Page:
A concerning number of ransomware victims have paid their attackers to retrieve their data or devices, according to CyberEdge Group’s annual Cyberthreat Defense Report. The 2022 edition features a survey of 1,200 IT security professionals and found that a whopping 63% of those suffering from ransomware attacks last year ended up compensating the malicious parties responsible for the attacks.
“These days, being victimized by ransomware is more of a question of ‘when’ than ‘if,’” said Steve Piper, founder and CEO of CyberEdge Group. “Deciding whether to pay a ransom is not easy. But if you plan ahead, and plan carefully, that decision can be made well in advance of a ransomware attack. At the very least, a decision framework should be in place so precious time isn’t wasted as the ransom payment deadline approaches.”
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Reasons for funding ransomware
According to the Cyberthreat Defense Report, 71% of organizations were impacted by successful ransomware attack attempts last year, an increase of 55% from four years prior (2017).
CyberEdge found three potential reasons for companies to pay off those attacking them via ransomware:
- Threat of exposing exfiltrated data
- Lower cost of recovery
- Increased confidence for data recovery
To the first point, a number of factors could potentially play into why companies would not want their private data made public. For one, a potential loss in intellectual property could cause competitors in the industry to receive a free peek behind the curtain of the business, allowing the field to adopt ideas from the victim company. Another potential reason laid out by the report notes the potential for embarrassment for the vulnerable company if sensitive information was made widely available for viewing. This is one reason many companies opt to pay the ransom to avoid potential hassle.
The cost of recovering lost data is typically cheaper and less time consuming than haggling with ransomware groups, the study found. By avoiding the potential for system downtime, customer disruptions and potential lawsuits the victimized company would simply prefer to pay the requested ransom and avoid a lengthy service blackout and the fallout that typically stems from these processes.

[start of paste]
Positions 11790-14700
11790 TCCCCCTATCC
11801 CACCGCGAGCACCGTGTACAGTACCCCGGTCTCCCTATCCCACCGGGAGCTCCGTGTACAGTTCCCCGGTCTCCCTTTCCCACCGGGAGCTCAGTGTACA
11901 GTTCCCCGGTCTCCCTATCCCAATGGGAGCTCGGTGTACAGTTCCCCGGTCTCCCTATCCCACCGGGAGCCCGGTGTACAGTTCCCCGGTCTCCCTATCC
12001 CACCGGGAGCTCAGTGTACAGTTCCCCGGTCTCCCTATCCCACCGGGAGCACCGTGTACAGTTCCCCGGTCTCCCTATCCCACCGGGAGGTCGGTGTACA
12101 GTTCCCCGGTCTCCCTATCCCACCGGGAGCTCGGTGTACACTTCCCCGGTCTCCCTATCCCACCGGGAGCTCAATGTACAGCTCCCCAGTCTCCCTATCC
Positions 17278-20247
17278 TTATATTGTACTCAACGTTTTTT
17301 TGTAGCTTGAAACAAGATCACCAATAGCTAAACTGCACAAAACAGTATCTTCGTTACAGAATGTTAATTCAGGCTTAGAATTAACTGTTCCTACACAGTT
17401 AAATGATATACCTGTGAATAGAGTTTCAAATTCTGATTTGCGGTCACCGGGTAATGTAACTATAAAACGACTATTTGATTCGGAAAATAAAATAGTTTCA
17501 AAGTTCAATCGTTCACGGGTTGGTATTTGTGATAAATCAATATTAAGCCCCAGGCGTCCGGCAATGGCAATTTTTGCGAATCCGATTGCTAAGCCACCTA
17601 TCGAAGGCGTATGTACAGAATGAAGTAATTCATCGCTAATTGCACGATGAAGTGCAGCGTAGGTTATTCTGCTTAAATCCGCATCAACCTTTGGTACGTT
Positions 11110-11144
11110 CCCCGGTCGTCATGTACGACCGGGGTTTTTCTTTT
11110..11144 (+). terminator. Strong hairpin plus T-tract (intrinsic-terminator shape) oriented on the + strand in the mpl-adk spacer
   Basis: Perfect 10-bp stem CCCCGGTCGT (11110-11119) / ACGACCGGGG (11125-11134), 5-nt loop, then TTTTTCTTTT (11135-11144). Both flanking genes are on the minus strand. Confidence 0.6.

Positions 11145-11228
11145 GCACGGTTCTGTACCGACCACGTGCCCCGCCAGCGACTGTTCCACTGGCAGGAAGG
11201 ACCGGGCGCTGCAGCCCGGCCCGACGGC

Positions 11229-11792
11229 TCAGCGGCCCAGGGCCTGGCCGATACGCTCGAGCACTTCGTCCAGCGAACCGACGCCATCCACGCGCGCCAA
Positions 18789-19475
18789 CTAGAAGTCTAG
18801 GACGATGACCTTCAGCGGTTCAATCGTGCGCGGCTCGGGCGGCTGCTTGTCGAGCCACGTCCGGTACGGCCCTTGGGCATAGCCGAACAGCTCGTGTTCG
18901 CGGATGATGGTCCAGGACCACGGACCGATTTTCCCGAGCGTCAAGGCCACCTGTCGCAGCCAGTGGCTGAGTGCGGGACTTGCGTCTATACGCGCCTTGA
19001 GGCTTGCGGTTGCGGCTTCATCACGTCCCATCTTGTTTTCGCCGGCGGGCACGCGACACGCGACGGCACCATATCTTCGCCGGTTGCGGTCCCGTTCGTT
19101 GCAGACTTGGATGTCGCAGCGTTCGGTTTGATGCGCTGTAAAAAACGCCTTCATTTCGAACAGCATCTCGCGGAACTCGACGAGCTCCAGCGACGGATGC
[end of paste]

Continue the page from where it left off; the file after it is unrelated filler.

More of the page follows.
Finally, companies were found in the survey to have a more successful time recovering data when the ransom was paid. Respondents said that 72% of the time after suffering an attack ransom-paying victims were able to recover their data. Largely all three motives for paying off those holding information or devices hostage were driven by convenience.
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Potential solutions for future attacks
A portion of the report found that lack of skilled personnel was a major factor in failing to protect organizations from ransomware attacks, due to the Great Resignation. Another circumstance businesses are dealing with is low security awareness among employees, a problem that has been felt over the last three years. Both issues could be construed as compoundable problems, as organizations may be more concerned with finding employees to fill these highly important roles leading to training falling lower on a businesses’ priority list.
The strain put on existing employees due to lack of personnel and inadequate training due to the COVID-19 pandemic layoffs and Great Resignation cannot be underestimated. Many workers are trying to cover a large swath of security protocols, while dealing with understaffing, leading to gaps in cyber threat defenses, according to the report. Additionally, being forced to work off site has led to a number of issues, namely having the sufficient resources to work remotely while managing teams or systems that are on-premises.
To help combat these issues, it is recommended that enterprises increase IT security spending, as IT security admins are currently one of the highest in-demand roles along with IT analysts and architects. One more actionable way companies can work past the security issues that are cropping up is through proper training of employees. While it may not be financially feasible for organizations to increase spending in the security realm based on roadblocks such as budgets, increased training to make current employees more aware of potential threats can be a time and money saver when it comes to attacks.
Investing in proper security software is one of the other methods brought forth by the report as tech like next-generation firewalls and advanced security analytics may be the key in preventing organizations from an incoming ransomware attack and could save enterprises significant headaches when thinking about keeping their systems safe.